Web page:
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Microphone Choices: The Modern Candy Coatings!

11 October 2010 3,405 views No Comment

“At The Harmonica Microphone Bench”
by Fritz Hasenpusch
That thin candy shell, sealing in LORD MICROPHONE’S natural goodness while sealing out the bad guys—like US! As we’ve seen while rummaging thru the spray booth down here in the Microphone Dungeon, it takes a concerted effort to preserve the Harpster’s tools of the trade. Isolating our beloved mics from the corrosive environment they exist in (especially our hands) is an insurance policy we should all subscribe to. We’ve learned of the advantages and disadvantages of electroplating their vulnerable alloy grills and shells, how the almost secretive development of early organic coatings showed the way, and how science and chemistry have picked up that baton and run like hell into the future. To where?

Come on down…

The NITROCELLULOSE LAQUER of the 1920’s is indeed still being used today on musical instruments. It’s found as the featured primary finish on fine acoustic instruments. Read descriptions of high-end acoustic guitars and the NL words invariably are found. Why? Its ability to produce an exceedingly thin protective shell around these delicate wooden creations helps to preserve their beauty with minimal interference (and even assisting) with their resonant sonic qualities. Players tend to treat such instruments with care and respect…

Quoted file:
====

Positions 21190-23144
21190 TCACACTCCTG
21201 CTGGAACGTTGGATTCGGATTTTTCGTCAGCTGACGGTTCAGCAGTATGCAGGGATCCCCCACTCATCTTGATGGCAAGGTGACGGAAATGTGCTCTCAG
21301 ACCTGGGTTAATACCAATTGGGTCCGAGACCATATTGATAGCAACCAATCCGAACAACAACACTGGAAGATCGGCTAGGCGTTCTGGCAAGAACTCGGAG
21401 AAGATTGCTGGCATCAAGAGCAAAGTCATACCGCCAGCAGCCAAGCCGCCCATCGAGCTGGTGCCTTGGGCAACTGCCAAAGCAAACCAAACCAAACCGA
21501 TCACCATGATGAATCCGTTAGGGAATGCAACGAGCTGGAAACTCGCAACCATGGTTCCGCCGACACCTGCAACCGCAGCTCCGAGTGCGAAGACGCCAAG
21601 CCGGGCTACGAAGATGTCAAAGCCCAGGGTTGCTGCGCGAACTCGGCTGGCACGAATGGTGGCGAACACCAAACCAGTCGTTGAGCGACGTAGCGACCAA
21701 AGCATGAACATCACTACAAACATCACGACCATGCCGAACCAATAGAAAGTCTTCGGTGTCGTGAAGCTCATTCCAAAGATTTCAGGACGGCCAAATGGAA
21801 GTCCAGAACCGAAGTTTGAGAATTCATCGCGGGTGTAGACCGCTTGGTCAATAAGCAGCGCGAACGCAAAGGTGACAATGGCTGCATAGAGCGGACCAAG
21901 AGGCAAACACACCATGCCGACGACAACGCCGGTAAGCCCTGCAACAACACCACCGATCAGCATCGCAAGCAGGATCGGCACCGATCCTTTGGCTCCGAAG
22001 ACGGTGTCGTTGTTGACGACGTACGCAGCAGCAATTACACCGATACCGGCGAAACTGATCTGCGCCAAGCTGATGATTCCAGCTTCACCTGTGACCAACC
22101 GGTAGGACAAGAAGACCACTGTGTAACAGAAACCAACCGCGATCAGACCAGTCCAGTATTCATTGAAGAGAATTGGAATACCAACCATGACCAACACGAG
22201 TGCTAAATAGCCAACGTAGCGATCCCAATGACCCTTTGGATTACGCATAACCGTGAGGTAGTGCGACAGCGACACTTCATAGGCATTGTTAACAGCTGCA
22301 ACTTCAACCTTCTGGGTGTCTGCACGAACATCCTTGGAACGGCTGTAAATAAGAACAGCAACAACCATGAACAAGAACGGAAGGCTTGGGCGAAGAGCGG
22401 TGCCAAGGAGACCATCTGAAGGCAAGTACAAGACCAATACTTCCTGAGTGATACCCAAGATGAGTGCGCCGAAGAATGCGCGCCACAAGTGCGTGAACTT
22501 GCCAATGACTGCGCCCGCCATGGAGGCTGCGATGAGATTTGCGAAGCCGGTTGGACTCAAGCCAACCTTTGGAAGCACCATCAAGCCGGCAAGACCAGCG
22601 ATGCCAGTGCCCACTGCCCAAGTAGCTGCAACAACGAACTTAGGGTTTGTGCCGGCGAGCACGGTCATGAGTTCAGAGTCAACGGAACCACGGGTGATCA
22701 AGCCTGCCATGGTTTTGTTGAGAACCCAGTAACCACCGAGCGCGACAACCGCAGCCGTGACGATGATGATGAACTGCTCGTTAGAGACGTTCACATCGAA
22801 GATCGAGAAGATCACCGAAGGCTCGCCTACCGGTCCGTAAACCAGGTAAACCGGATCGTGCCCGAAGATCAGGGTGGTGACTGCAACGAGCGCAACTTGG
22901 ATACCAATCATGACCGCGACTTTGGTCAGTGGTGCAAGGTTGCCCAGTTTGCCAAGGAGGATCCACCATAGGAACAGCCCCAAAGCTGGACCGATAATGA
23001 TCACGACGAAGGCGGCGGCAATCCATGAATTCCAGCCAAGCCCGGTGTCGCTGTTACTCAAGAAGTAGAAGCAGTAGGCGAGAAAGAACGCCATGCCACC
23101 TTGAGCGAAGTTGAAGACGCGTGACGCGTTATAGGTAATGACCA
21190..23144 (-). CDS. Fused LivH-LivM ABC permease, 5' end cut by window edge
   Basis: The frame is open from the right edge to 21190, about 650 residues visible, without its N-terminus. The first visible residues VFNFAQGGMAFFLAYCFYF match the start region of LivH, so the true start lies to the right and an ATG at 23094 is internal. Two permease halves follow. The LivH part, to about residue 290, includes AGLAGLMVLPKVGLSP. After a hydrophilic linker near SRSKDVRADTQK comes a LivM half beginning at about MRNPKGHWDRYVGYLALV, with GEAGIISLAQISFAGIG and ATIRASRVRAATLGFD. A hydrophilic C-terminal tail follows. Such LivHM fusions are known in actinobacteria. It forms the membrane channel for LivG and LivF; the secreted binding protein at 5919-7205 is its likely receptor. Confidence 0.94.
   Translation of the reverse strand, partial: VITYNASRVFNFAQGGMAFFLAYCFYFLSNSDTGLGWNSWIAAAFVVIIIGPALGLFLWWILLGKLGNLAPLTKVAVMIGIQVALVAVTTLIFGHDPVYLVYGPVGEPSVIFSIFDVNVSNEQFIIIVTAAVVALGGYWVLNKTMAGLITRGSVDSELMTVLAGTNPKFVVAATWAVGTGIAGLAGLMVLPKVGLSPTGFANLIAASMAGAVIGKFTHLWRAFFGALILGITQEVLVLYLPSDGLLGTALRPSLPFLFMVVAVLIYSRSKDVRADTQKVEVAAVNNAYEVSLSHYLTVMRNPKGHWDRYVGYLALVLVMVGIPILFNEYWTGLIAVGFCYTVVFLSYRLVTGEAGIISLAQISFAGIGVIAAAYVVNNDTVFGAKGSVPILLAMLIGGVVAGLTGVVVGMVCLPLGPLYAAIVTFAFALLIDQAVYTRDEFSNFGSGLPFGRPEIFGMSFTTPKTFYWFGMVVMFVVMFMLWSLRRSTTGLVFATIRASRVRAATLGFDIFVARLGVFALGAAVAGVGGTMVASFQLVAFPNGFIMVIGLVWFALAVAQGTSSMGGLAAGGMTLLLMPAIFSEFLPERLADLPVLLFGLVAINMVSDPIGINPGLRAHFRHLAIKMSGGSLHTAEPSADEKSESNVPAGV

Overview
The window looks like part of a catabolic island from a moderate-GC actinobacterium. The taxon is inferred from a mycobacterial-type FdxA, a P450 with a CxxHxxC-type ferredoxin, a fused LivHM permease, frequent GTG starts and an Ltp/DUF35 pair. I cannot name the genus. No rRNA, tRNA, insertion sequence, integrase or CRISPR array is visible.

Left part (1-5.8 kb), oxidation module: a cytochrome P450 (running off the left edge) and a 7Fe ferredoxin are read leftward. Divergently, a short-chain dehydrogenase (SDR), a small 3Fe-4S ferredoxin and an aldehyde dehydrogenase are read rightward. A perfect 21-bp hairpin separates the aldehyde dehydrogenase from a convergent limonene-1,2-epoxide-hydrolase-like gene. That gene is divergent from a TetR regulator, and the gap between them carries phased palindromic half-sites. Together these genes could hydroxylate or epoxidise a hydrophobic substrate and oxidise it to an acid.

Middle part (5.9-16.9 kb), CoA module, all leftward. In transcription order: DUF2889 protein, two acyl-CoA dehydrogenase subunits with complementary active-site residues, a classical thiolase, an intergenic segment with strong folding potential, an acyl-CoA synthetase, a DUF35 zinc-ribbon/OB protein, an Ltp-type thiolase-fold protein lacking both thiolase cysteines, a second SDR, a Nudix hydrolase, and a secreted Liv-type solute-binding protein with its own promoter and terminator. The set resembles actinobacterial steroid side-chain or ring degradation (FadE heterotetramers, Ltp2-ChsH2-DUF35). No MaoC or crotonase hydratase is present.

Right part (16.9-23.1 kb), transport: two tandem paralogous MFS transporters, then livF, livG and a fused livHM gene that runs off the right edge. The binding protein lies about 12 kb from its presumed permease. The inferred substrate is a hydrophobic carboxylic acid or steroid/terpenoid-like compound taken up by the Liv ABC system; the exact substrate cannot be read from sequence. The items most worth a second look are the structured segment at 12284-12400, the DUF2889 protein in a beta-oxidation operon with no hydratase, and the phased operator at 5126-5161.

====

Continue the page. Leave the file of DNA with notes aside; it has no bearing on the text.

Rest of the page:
and then there’s LORD MICROPHONE. Tin Sandwich jockeys tend to treat their hand-held sonic brethren more as TOOLS—which indeed they are. Since we’re concerned with protection of the  “tool” over any sonic consideration and NITRO is a notoriously fragile flower, we’ll look elsewhere. There have been a number of commercial coatings and processes applied to LORD MICROPHONE over the years including: enamels—baked-on and otherwise; powder coatings (we’ll get to that); platings we’ve looked at; and dips—rubberized and such.

As for what’s available and what works? Caveat emptor… Let’s look at the AVOID column first—and I’ve seen ‘em all applied to LORD MICROPHONE: Acrylic Latex House Paint? It’ll peel like a bad sunburn in no time; Hardware or hobby shop spray paints? Best left to the graffiti artists as they typically won’t set-up hard enough or tolerate extended handling; Shellac? Give it some time and it’ll feel like a grenade covered with Log Cabin Syrup.

So… Where do we look? Who’s solved these PROTECTION issues?

Let’s hop in the HARPMOBILE. We’re heading back into THE AUTO (HARP) INDUSTRY! NEXT TIME WE VISIT…


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For pictures and descriptions of most of the microphones listed visit http://www.harmonicamasterclass.com/vintage_collection.htm

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